167 – Iron Loss Analysis of a Three Phase Induction Motor

Application Note / Model Data

Overview

An induction motor is a motor in which the rotating magnetic field of the stator coils causes induced current to flow in an auxiliary conductor, which produces force in the rotational direction.
Induction motors are widely used in everything from industrial machines to home appliances because they have a simple construction without parts that experience wear from abrasion, and can be used simply by connecting them to a power source.
Improved efficiency in induction motors is an important theme. Iron loss, a cause of lower efficiency along with primary and secondary copper loss, must be reduced in order to improve efficiency. The relative importance of iron loss tends to grow especially with higher rotations due to the inverter drive, so it is helpful to estimate the complex iron loss distribution inside the core.
This Application Note presents an example of how to find the iron loss in the stator core and rotor core at a rotation speed of 3,300 r/min.

Magnetic Flux Density Distribution

The magnetic flux density distribution of the stator core and rotor core is shown in fig. 1, the magnetic flux density waveforms of the magnetic flux density R-component at measuring points 1, 2, 3, and 4 are shown in fig. 2, and a graph of the results from measuring point 2 after FFT is shown in fig. 3. Also, the steady-state torque and primary current amplitude are shown in table 1, and the secondary current flowing in the cage is shown in fig. 4.
Comparing measuring points 1 and 2, at measuring point 2 the magnetic flux density has a large value and amount of variation, but at measuring point 1 the magnetic flux density has a small value and amount of variation. For measuring points 3 and 4, it can be confirmed that the value is large at measuring point 3. Further, when measuring points 2 and 3 are compared, the amount of variation is seen to be larger at measuring point 2. These differences in magnetic flux density have an effect on iron loss.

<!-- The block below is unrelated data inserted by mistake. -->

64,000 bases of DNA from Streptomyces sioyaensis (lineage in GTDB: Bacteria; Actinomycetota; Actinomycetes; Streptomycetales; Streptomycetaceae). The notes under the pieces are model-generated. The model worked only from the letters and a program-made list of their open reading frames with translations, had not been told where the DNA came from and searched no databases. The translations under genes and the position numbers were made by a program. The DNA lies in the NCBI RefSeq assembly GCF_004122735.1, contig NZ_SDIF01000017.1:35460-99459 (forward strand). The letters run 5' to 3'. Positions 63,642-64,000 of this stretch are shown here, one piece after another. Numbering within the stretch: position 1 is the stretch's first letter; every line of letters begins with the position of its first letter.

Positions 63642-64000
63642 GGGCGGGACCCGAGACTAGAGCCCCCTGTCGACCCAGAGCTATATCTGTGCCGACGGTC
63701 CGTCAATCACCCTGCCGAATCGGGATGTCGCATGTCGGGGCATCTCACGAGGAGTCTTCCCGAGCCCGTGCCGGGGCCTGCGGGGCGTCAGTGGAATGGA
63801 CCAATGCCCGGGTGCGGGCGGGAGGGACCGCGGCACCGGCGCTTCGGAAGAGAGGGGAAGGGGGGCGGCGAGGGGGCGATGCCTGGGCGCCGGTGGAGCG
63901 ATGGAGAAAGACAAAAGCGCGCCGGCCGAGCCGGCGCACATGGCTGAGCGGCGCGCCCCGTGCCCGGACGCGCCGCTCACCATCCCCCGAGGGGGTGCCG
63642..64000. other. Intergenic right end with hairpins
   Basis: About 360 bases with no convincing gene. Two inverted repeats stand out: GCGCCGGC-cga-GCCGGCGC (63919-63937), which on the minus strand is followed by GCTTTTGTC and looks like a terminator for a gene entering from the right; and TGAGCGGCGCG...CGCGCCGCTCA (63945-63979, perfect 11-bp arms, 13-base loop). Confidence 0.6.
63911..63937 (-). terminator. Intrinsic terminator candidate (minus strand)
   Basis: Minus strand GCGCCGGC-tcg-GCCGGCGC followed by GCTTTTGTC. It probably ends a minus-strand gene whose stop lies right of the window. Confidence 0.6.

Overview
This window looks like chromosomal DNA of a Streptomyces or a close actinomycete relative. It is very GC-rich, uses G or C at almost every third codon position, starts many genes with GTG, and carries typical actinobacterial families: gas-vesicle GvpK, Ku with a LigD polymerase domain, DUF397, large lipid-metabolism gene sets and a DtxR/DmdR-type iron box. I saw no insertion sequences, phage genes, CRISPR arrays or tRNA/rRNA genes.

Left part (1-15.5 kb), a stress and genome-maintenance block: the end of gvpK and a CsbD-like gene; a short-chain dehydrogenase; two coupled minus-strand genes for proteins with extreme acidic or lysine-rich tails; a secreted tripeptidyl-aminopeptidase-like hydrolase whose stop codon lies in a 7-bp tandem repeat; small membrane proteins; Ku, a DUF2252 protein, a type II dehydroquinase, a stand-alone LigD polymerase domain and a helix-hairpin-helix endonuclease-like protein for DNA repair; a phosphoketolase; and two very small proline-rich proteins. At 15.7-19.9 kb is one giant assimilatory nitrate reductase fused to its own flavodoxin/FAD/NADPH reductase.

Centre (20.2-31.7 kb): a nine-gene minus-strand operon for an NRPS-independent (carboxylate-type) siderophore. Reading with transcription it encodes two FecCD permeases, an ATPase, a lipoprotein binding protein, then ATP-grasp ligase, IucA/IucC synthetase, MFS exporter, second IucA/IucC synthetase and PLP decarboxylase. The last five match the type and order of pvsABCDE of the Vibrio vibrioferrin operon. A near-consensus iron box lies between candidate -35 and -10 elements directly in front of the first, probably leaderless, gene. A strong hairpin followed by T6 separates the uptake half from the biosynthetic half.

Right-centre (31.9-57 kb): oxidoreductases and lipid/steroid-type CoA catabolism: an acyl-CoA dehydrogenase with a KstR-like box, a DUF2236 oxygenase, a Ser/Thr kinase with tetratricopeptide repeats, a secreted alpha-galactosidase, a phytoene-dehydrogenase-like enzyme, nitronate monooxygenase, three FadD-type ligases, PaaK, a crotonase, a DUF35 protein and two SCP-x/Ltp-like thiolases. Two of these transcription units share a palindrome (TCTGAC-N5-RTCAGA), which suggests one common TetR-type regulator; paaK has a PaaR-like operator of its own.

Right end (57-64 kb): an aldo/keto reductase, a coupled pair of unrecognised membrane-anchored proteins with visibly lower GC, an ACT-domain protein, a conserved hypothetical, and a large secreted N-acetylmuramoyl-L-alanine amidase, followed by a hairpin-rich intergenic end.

120 Hz, the frequency of the power supply, is dominant at measuring point 2, as seen in fig. 3.
The frequency of the secondary current affects the magnetic flux density on the rotor side.

Joule Loss Density Distribution/Hysteresis Loss Density Distribution/Iron Loss Density Distribution

The joule loss density distributions for the stator core and rotor core are shown in fig. 5. The hysteresis loss density distributions for the stator core and rotor core are shown in fig. 6. The iron loss density distributions for the stator core and rotor core are shown in fig. 7. The ratios of loss for the stator core and rotor core are shown in fig. 8.
As shown in the magnetic flux density waveforms, joule losses are greater in places where the amount of variation in the magnetic flux density is large, compared to places where the amount of variation in the magnetic flux density is small. The same trend can be seen in the hysteresis losses as well, as shown in table 2 by the fact that the ratio of the joule and hysteresis losses taken up by the stator is large.

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